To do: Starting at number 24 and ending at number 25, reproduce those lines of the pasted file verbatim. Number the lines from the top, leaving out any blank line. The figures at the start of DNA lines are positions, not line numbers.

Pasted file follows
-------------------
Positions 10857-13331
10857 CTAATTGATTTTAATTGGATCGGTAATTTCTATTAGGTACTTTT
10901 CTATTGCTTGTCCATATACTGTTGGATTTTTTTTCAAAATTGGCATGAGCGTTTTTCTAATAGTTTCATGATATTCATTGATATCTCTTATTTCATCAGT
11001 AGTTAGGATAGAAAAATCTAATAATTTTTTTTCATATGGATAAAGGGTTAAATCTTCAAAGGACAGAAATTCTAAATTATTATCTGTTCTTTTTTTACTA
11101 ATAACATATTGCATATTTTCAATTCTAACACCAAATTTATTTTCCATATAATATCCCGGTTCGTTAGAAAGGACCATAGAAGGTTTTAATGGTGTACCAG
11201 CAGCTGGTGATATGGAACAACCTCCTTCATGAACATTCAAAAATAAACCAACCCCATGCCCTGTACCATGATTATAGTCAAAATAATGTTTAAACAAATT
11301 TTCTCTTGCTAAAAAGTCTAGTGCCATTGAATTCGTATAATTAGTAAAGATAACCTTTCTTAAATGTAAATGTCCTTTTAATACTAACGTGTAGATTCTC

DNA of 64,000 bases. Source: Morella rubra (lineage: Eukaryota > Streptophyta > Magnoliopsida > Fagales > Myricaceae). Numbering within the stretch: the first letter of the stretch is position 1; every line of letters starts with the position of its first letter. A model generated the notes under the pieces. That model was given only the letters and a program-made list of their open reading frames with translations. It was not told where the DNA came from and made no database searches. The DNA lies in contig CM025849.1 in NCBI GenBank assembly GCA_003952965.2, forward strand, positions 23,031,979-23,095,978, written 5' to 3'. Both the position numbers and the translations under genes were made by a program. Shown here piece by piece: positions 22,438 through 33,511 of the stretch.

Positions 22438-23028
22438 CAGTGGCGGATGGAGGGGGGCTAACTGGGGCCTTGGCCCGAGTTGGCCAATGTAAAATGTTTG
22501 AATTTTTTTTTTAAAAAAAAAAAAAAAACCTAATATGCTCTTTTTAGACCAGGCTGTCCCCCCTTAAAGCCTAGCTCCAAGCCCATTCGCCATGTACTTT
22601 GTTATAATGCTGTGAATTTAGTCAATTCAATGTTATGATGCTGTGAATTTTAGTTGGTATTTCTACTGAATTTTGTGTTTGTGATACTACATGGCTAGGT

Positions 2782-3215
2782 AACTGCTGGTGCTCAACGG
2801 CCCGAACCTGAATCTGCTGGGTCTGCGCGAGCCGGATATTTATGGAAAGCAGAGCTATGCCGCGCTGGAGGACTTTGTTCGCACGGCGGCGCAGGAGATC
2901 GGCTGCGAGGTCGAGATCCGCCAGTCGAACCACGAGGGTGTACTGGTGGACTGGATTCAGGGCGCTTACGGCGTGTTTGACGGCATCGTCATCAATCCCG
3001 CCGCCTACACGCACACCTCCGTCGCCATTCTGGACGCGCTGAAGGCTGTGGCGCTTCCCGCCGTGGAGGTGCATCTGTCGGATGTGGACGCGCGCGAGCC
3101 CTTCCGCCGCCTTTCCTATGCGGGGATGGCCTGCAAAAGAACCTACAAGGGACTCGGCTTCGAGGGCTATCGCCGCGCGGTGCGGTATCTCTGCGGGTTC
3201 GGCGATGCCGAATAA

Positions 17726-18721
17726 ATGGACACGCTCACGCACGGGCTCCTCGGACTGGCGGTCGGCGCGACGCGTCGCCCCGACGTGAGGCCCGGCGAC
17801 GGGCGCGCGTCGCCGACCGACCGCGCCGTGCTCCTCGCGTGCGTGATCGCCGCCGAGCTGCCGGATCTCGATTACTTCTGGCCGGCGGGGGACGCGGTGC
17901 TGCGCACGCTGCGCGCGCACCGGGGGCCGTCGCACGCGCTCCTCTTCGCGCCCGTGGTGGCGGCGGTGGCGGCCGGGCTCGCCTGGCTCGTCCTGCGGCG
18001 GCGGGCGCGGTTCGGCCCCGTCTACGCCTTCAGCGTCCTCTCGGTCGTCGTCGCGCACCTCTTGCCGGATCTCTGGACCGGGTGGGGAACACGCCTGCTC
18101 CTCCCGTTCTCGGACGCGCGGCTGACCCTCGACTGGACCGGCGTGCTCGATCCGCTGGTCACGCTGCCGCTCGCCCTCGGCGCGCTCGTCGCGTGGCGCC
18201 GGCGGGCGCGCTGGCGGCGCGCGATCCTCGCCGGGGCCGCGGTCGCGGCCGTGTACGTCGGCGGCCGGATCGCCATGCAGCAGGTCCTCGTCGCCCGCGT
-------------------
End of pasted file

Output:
18001 GCGGGCGCGGTTCGGCCCCGTCTACGCCTTCAGCGTCCTCTCGGTCGTCGTCGCGCACCTCTTGCCGGATCTCTGGACCGGGTGGGGAACACGCCTGCTC
18101 CTCCCGTTCTCGGACGCGCGGCTGACCCTCGACTGGACCGGCGTGCTCGATCCGCTGGTCACGCTGCCGCTCGCCCTCGGCGCGCTCGTCGCGTGGCGCC